- Unexplained Genetic Expression (UGE) was the Technobabble term concocted by scientists of the Shadowrun Verse, to try and handwave why babies all over the world were suddenly being born as elves and dwarves. The term lasted until dragons started showing up in the skies again and the effect tapered off once magic stopped spiking and the number of metahumans had reached sustainable levels.
- In the pulp-era game Spirit of the Century, all the player-characters (and their major opponents) were born on the first day of the century and have a special link to some aspect of the century's communal mindset as a result.
- The superhero MMORPG City of Heroes features an NPC named Fusionette who is one of the Nuclear 90, a group of 90 children who were born in the same year who have superpowers involving nuclear fusion. So far she is the only one of The Ninety to show up in the game. Most or all player characters are also suggested to be the result of a different Bizarre Baby Boom, according to the related books, specifically one tied with the most recent opening of Pandora's Box after World War I.
- In Mass Effect, biotics (people who can manipulate the mass of objects) are the result of in-utero exposure to Element Zero. A couple of spills resulted in most of the early human biotics being concentrated in a few major cities. Eventually, Cerberus stops relying on accidents to create super soldiers. Plus Element Zero only works in a small percentage - a majority of the people will go through life with no abnormality at all, and most of the rest end up with brain tumors.
- X-COM: Apocalypse introduces genetic hybrids of humans and the sectoids of the first game. They're some of the best soldiers you can recruit in the game, because of their high level of psi stats and lack of real drawbacks. They have no sinister motives, since the aliens that intended to exploit them were wiped out almost a century earlier, but are still discriminated against by the people and government of Mega-Primus.
- In UFO Aftershock, there are human children who are born with unique abilities, such as psychic powers or the ability to adapt to robotic implants. These children are instantly rejected, giving rise to the Psionic and Cyborg tribes.
- In the backstory of Drowtales it's mentioned that the children of the Dark Elves who went underground were changed, losing the color in their hair, having darker skin and discolored mouths due to lack of nutrition. The elves saw this as a sign that they were to go extinct, and by the time the story starts they have all but vanished and been replaced by the titular drow. On the other hand, drow who live in surface colonies, taking full advantage of the greater bounty of resources available, eventually give birth to dark elf children.
- FreakAngels (read it here), though the big end-of-the-world event doesn't happen until they're all 17, apparently. And they caused it, albeit accidentally while defending themselves from a Government Conspiracy who were hunting them. The story takes place six years after the event.
- Strong Female Protagonist has a world-wide storm that occurred during the (female, strong) protagonist's gestation and granted some percentage of her generation puberty-activated superpowers and deformities.
- The premise of Twin Dragons is that sixteen years previous one in one thousand births began to produce "hybrids" with varying degrees of animal traits. The protagonists, of course, are fraternal twins who ended up with dragon traits.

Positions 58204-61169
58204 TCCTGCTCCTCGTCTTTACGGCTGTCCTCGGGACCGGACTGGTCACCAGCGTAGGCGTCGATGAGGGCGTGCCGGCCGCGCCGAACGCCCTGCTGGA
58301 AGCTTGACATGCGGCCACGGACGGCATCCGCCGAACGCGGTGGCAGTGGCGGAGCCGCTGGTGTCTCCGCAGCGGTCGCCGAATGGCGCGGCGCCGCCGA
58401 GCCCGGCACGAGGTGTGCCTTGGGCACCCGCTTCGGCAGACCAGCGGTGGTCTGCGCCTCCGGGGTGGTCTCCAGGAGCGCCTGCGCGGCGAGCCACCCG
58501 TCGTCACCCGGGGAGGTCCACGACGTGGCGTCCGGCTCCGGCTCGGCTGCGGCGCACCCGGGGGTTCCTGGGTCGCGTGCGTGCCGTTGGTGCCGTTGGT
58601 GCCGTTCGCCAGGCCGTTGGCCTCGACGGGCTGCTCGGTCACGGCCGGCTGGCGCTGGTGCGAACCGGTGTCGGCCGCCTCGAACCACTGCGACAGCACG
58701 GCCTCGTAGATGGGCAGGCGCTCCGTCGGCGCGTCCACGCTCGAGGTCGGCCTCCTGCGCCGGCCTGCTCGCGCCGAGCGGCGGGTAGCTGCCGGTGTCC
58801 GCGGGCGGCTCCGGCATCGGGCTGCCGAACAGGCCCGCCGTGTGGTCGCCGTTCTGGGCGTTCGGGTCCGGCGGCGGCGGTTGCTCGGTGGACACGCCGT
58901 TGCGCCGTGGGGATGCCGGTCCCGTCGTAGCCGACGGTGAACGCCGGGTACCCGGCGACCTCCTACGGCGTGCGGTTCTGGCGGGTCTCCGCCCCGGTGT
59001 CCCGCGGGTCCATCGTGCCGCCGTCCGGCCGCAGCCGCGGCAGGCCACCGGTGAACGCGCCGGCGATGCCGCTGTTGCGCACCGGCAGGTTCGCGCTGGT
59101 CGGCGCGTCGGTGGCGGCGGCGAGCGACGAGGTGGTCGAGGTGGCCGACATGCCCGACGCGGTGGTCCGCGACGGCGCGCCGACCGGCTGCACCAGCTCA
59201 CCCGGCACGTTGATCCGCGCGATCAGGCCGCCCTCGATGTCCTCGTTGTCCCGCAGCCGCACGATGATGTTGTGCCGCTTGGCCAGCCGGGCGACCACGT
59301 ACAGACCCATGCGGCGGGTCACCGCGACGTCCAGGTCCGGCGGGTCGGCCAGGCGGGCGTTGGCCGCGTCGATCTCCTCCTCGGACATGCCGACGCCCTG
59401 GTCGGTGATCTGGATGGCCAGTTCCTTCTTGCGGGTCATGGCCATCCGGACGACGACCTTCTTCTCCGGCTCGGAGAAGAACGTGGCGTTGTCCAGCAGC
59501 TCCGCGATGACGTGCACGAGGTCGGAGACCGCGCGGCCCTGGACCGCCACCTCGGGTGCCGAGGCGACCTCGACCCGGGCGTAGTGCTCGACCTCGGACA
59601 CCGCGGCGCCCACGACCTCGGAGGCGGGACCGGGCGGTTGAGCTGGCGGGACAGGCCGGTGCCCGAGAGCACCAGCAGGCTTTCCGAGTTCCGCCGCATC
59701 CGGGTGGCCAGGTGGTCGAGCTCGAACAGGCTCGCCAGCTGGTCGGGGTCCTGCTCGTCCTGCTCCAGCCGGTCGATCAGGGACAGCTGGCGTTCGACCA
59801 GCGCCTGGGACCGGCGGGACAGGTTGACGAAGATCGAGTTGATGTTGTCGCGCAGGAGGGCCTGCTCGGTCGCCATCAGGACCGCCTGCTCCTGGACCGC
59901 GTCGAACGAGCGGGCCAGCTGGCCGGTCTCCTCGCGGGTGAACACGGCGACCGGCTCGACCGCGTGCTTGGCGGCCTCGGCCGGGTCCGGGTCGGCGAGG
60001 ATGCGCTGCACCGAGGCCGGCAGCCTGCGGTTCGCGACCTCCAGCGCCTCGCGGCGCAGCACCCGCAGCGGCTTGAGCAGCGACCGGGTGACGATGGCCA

- Stand Still, Stay Silent: The comic's world had a The Magic Came Back episode after the Rash appeared. Magery runs in families in Finland and Ensi, who was a baby bump at the time of the outbreak, is mentioned to have been one of the first Finnish mages. This implies magery suddenly started appearing in Finnish children born in the early post-Rash era.
- A series of comics by one 'Enigmatic Envelope', creatively titled, The Impregnation, takes this trope very literally. A young Japanese schoolgirl wakes up heavily pregnant after eating some new, possible genetically-engineered, type of instant rice. Said pregnancy is apparently, literally, contagious, with any woman who so much as gets close to her (schoolmates, her doctor, random passers-by on the street, pop idols, the freaking PRIME MINISTER) instantaneously ending up in the same state, same with anyone who gets close to them, as well. This, understandably, sends Tokyo into complete chaos, as everyone scrambles to figure out the situation as the number of conceptions grows by the day.
- Due to an explosion caused by the titular character in The Amazing World of Gumball, it's explicitly stated that future generation of children will look weirder than they do. That's really saying something considering that The town of Elmore is full of Talking Donuts, Reality Warpers , sentient everything and a few Eldritch Abominations thrown in for good measure.
- Some New Age circles believe that the coming of the Age of Aquarius has caused the next generation to be "spiritually gifted". Thus, the "indigo children" phenomenon.
- "Thalidomide children" were born in early 1960s. Maybe as many as 20,000 children were born with birth defects (mostly phocomelia - a disorder which causes stunted limb growth) because their mothers had consumed thalidomide, at the time prescribed as an anti-emetic, during pregnancy.
- Another anti-emetic, diethylstilbestrol (also called DES), caused birth defects including reproductive tract conditions such as "T-shaped" uteruses in baby girls between 1941 and 1971. In some cases, DES also caused some rare cancers, and the effects could be passed on to the children of those exposed. DES is quite important in the modern history of American tort law — all American law students read some of the cases — requiring several developments respecting the statute of limitations (unlike thalidomide, DES defects were generally not discovered until the daughter grew up and found out she couldn't have children), assignment of liability in mass torts (DES was a generic drug, meaning that it was typically impossible to figure out which exact company made the pills that caused the damage), and the use of expert testimony.
- On a cultural level, the original, real-life Baby Boom was seen as this by many among the older generations, as the values of the children of that generation, forged by the prosperity of the postwar Western world as opposed to the World Wars or The Great Depression, were so seemingly alien to their elders that the term "generation gap" came into widespread use in The '60s.